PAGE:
Accordingly, Plaintiffs made the following specific allegations with respect to Myers and Torres: (1) these two Appellants oversaw the implementation of a five-fold increase in the number of FOTs between 2005 and 2007 and approved a “remarkable” 800% increase in the arrest quota for each team without providing the necessary training to prevent ICE agents, who now faced new pressures from the drastically increased quota, from acting abusively and unlawfully (id.); (2) Myers and Torres “facilitated the creation of a culture of lawlessness and lack of accountability within an agency they supervise” (id.); (3) in recent years, they “have been repeatedly on notice of the routine unconstitutional home-raid practices by ICE agents throughout the country,” specifically because “defendants Myers and Torres have been sued numerous times for their roles in these practices” (id. (citing Aguilar (Myers and Torres); Flores-Morales (Myers); Mancha (Myers and Torres)); (4) the National Immigration Forum sent a letter on June 11, 2007 to Chertoff questioning the conduct of ICE agents in the June 2007 New Haven raids; (5) Myers herself responded to the National Immigration Forum correspondence in a letter dated July 6, 2007, in which she acknowledged that only five of the twenty-nine individuals arrested in New Haven were fugitive aliens, agents routinely lacked judicially-issued warrants and thereby had to obtain voluntary and knowing consent before entry, and (as emphasized by Plaintiffs) “such consent was ensured simply by assigning a Spanish-speaking officer to each Fugitive Operations Team” (JA562); (6) Torres possessed “direct responsibility for the execution of fugitive operations” and, like Myers, he was made aware of the unconstitutional home raid practices of his subordinates through the media and lawsuits filed against him dating back to November 2006; (7) also like Myers, Torres received specific notice of the misconduct in New Haven by means of a June 2007 telephone call from the city’s own mayor claiming that ICE agents “`barged into houses without warrants and verbally abused the people and children were manhandled'” and asking whether “Torres’s office should continue to allow such home raids to be conducted with these allegations pending” (id. (quoting JA317)); (8) despite their awareness of the unconstitutional home raid practices through lawsuits, Congressional inquiries, national media reports, and other sources, Myers and Torres repeatedly failed to conduct any meaningful investigations or provide any specific guidelines or training to ensure that such raids satisfied constitutional requirements and also, upon information and belief, failed to discipline any responsible agents in a meaningful fashion; and (9) on the contrary, Myers and Torres, “have contributed to such unlawful conduct by continuing to publicize, and laud as `successful,’ their department’s dramatic increase in immigration arrests over the past two years” in several press releases, and their behavior further confirmed “that the high number of arrests were made pursuant to the nationwide interior immigration enforcement strategy announced by defendant Myers and Secretary Chertoff” (JA563 (citations omitted)).[5]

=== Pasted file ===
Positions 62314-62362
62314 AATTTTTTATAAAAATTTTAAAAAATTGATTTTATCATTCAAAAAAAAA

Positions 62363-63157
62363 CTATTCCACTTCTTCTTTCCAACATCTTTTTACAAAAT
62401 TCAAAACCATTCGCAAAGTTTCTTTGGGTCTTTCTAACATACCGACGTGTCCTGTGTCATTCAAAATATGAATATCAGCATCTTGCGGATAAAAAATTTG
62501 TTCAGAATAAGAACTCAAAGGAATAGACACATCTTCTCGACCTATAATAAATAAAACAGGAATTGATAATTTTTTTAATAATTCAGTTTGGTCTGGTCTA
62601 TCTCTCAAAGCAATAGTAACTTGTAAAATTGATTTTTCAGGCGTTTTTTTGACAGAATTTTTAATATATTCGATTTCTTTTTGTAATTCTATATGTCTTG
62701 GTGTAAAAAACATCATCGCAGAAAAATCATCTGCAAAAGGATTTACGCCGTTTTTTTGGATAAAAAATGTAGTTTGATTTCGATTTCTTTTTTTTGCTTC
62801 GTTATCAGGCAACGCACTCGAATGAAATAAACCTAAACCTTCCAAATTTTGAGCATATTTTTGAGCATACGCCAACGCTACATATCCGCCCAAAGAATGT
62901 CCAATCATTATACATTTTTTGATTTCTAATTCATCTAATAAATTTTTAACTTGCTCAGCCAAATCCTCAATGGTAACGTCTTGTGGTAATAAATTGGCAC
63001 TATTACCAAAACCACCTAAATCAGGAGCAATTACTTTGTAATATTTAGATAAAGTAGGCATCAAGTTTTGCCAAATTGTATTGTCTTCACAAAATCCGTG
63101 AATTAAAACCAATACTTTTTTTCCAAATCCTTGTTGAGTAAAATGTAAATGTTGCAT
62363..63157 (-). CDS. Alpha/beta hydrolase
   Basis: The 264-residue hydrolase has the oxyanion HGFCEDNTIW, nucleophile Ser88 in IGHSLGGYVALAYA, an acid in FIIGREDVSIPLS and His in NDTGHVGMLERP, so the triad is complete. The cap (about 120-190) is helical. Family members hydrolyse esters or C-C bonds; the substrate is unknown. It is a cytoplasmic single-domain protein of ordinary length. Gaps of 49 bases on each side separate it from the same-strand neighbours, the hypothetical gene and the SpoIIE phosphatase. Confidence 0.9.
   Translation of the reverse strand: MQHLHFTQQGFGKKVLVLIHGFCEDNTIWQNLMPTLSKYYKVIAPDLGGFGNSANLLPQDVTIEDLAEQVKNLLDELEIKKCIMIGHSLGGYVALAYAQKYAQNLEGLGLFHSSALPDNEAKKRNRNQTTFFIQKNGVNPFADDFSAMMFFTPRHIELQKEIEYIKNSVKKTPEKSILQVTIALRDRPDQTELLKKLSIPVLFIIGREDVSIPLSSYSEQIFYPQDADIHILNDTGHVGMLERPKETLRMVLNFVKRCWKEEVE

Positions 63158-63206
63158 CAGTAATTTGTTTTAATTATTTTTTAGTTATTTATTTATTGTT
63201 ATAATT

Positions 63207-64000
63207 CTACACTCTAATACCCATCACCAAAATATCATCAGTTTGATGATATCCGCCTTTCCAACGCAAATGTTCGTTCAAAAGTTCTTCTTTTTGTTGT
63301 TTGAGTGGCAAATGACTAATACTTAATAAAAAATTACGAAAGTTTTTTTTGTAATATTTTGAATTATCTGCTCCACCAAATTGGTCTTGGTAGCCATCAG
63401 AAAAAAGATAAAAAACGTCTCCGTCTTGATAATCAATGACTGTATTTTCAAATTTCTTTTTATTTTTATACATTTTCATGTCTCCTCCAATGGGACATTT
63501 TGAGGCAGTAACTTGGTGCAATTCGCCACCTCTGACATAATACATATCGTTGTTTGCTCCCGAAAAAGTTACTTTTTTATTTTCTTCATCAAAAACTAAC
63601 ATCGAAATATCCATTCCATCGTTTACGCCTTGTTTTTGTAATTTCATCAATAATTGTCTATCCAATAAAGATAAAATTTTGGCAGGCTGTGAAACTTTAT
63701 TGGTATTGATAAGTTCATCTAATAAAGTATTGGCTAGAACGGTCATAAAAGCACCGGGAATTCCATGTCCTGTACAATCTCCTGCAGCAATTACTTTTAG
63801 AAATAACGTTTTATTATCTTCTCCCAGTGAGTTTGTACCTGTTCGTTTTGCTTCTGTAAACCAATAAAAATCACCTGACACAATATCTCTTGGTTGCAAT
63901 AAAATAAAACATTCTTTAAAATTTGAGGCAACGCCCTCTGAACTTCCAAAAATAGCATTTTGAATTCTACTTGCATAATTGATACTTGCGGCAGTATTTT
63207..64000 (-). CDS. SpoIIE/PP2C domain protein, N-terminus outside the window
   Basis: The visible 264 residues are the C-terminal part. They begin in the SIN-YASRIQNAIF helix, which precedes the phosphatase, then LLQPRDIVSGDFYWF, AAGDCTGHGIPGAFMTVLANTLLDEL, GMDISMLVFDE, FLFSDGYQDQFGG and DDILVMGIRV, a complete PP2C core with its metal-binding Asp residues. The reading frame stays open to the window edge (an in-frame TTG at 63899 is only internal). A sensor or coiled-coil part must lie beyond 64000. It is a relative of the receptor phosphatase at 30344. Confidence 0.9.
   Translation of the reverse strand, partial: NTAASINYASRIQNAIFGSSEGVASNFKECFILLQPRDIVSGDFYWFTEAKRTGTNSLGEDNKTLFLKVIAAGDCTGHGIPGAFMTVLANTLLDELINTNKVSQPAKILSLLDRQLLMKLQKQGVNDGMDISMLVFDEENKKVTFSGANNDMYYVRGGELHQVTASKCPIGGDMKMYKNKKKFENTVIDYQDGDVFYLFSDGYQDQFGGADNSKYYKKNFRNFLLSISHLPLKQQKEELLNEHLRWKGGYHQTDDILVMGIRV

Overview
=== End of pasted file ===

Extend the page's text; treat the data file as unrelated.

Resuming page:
Plaintiffs advanced a similar set of allegations with respect to Weber and Rodriguez: (1) as Newark DRO Field Office Directors, the two men were directly responsible for overseeing fugitive operations and the execution of Operation Return to Sender in New Jersey, and they both made frequent reports and public comments regarding the number of arrests and related matters; (2) “[c]omments to the media by each of them regarding allegations of inappropriate action by their fugitive operations personnel, including unconstitutional home raids, suggest that defendants Rodriguez and Weber at best acquiesced, and at worst, encouraged such behavior” (id.); (3) for example, when Weber was confronted by the press with specific allegations regarding a pattern of raids conducted without search warrants or consent, he was quoted in a newspaper article as saying that “`I don’t see it as storming a home…. We see it as trying to locate someone'” (JA564 (quoting Elizabeth Llorente, Immigration Officials Say Raids On Illegals Are Within The Law, The Record (Hackensack, N.J.), Jan. 2, 2008)); and (4) upon information and belief, Weber and Rodriguez (a) knew that ICE agents were entering and searching New Jersey homes without search warrants and without the requisite consent, (b) failed to implement any guidelines, protocols, training, oversight, or record-keeping requirements to ensure that agents acted within constitutional limitations, (c) failed to conduct any substantial investigations into allegations of unconstitutional home raids of which they were made aware or otherwise discipline any responsible agent in a meaningful fashion, and (d) instead simply continued to publicize the “`successful'” increase in arrests in New Jersey over the past two years “while allowing the unconstitutional means for many of the arrests to continue unchecked” (id.).